The first few days back to school after winter break are always a struggle. Luckily for us Spanish teachers, Three Kings Day falls on January 6th, right around when many of us are returning to school. I love to teach this one hour lesson during our first week back, as a way to ease students back into “learning mode” while exploring the cultural practices associated with the celebration of Three Kings Day in the Spanish-speaking world. The lesson is designed for beginning Spanish students (I teach mostly 9th graders at the beginning level), who have minimal prior knowledge of this holiday.
First, a Few Notes
I teach the lesson primarily in English, while highlighting key terms in Spanish, although you could easily teach it 100% in the target language. I decided to teach it in English because it allows me to discuss more complex cultural topics and nuances with students in their native language, rather than relying on more simple target-language structures. It also is a soft way for students to get back into the learning mindset, without bombarding them with 100% target language content on their first day back to class after the winter break. Culture is a great way to get students to buy into studying a language, so I want them to really understand and appreciate this holiday! That’s just my reasoning, as I said, the lesson could easily be done in 100% simple Spanish!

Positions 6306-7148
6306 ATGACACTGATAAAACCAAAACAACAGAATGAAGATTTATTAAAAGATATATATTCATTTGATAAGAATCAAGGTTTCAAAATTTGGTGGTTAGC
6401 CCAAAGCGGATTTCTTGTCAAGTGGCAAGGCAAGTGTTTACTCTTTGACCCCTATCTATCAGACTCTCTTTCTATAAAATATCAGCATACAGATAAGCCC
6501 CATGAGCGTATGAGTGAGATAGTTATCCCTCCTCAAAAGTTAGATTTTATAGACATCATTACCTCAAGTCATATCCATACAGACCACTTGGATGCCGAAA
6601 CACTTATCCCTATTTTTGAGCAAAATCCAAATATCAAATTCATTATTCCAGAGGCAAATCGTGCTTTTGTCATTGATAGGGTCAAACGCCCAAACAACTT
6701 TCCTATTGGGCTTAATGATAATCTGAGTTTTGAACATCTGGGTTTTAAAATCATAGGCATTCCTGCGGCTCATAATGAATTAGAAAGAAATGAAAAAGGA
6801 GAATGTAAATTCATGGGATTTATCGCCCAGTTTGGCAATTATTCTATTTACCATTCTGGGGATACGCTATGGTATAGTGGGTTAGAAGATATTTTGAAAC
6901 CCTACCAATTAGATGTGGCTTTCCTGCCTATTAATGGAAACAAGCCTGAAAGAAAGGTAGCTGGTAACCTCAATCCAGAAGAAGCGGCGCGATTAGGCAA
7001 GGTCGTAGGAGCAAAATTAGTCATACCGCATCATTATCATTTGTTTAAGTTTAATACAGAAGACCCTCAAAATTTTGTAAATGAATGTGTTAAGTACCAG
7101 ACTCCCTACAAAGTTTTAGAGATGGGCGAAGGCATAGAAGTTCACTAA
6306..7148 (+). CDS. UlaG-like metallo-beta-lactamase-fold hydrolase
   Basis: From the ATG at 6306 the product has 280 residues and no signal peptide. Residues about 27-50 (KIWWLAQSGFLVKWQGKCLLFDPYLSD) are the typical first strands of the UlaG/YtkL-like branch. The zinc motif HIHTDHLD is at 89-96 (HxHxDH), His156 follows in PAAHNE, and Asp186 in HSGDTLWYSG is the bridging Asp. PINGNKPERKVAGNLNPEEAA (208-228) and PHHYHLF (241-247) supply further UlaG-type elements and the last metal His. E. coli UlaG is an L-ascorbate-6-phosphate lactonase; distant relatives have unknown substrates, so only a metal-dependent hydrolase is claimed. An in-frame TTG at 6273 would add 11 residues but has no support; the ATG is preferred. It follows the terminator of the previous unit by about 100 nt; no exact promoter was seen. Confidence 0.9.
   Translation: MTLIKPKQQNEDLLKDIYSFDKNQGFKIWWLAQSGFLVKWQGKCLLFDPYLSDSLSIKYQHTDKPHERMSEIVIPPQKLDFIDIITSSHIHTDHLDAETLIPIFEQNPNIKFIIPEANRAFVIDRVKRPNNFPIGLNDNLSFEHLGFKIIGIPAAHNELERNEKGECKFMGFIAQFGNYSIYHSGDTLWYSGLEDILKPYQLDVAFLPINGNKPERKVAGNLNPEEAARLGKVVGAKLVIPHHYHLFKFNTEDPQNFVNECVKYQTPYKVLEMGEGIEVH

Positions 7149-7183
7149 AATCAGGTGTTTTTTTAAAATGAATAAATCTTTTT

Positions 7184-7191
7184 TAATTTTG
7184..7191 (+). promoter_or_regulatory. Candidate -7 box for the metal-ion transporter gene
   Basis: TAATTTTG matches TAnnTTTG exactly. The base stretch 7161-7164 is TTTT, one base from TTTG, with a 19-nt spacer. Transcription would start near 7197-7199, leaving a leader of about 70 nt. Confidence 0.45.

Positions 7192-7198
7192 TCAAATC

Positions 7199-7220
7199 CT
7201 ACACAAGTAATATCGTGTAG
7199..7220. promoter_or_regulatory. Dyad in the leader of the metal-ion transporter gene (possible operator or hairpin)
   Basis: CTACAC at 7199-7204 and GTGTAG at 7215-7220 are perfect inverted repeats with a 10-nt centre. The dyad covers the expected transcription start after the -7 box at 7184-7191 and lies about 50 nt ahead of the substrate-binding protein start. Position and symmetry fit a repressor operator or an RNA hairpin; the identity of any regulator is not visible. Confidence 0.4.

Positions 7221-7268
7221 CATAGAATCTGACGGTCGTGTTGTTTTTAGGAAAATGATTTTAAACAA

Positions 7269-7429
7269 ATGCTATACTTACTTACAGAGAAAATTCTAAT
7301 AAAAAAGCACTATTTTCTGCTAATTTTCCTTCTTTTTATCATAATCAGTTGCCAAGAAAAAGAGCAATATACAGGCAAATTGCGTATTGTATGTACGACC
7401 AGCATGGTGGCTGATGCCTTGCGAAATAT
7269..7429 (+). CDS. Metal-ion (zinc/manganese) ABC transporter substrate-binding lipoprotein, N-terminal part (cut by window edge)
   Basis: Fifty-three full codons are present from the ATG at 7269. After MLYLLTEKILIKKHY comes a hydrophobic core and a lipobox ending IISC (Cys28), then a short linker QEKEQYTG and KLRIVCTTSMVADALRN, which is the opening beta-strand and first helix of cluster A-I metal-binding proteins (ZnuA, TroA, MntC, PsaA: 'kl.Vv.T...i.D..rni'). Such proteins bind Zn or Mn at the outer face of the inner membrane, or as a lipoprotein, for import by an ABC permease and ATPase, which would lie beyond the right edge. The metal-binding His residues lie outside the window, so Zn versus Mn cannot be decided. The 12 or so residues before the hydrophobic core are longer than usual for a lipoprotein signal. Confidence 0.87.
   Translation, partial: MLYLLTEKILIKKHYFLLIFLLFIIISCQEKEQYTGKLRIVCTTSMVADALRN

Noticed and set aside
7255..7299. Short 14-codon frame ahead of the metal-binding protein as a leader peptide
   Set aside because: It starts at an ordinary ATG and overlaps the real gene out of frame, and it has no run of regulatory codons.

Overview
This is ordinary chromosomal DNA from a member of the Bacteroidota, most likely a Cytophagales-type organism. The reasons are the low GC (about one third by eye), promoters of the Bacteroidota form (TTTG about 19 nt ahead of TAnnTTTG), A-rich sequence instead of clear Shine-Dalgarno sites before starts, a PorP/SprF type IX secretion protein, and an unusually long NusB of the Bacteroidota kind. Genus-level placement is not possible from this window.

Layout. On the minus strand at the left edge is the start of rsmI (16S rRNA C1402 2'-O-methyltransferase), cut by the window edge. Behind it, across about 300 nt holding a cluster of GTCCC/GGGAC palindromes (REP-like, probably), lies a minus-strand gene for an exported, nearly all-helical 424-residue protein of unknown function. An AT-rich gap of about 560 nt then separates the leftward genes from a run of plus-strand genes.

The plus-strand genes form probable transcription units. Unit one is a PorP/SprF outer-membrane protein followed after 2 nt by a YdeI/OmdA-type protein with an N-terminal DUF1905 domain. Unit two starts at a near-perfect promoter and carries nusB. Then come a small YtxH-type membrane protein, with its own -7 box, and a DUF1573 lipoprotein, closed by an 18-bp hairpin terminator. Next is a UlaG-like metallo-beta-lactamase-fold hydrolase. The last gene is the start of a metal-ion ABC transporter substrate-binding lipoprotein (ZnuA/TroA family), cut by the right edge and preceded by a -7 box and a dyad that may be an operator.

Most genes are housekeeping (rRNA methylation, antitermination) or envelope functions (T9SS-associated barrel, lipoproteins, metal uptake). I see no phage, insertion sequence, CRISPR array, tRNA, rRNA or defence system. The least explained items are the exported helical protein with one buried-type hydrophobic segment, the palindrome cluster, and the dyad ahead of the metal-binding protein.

This lesson includes religious content. While I taught at a public school and do not value teaching religious content per se, I do value teaching students about other cutlures. Religion and culture are somewhat inseparable. I teach this content in a direct way, encouraging students to view the practice of Reyes Magos as sociologists, who aim to expertly understand the nuances of another culture, not to judge. I encourage students to embrace their own unique cultural and religious backgrounds and opinions, to be cognizant of how these beliefs and practices influence their unique interpretation of the lesson itself!
1. Students will be able to describe why and how Three Kings Day is celebrated in Spain and Latin America.
2. Students will be able to compare and contrast Three Kings Day as celebrated in Spain and Latin America with Christmas as celebrated in the U.S.
Part 1: Access Prior Knowledge
As a way to prime students learning with prior knowledge on the topic, I like to begin the lesson by asking students to write down as much as they can about what they know regarding the Three Kings and their connection to the Christmas story.
- Students work individually or in pairs/small groups to brainstorm what they know about 3 kings, the holiday, etc.
- Encourage students to write in bullet form or draw their responses.
- Invite students to share what they know about 3 kings, the holiday, etc. (call on students to share verbally to the whole class OR to come up and write an idea on the board OR to share verbally in small groups).
- You might give them each a sticky note to write on, and post on the board.
Part 2: Presentation of Content
I start presenting new content relating to reyes mags by showing this video of día de reyes magos at Disneyland. This clip is 1 min, 25 seconds. It’s pretty fascinating that Disney has taken this on, starting in 2012. It is absolutely a sign of the Hispanic influence in US culture today.
Next, I deconstruct the term “los reyes magos” by defining the two terms:
- Reyes = Kings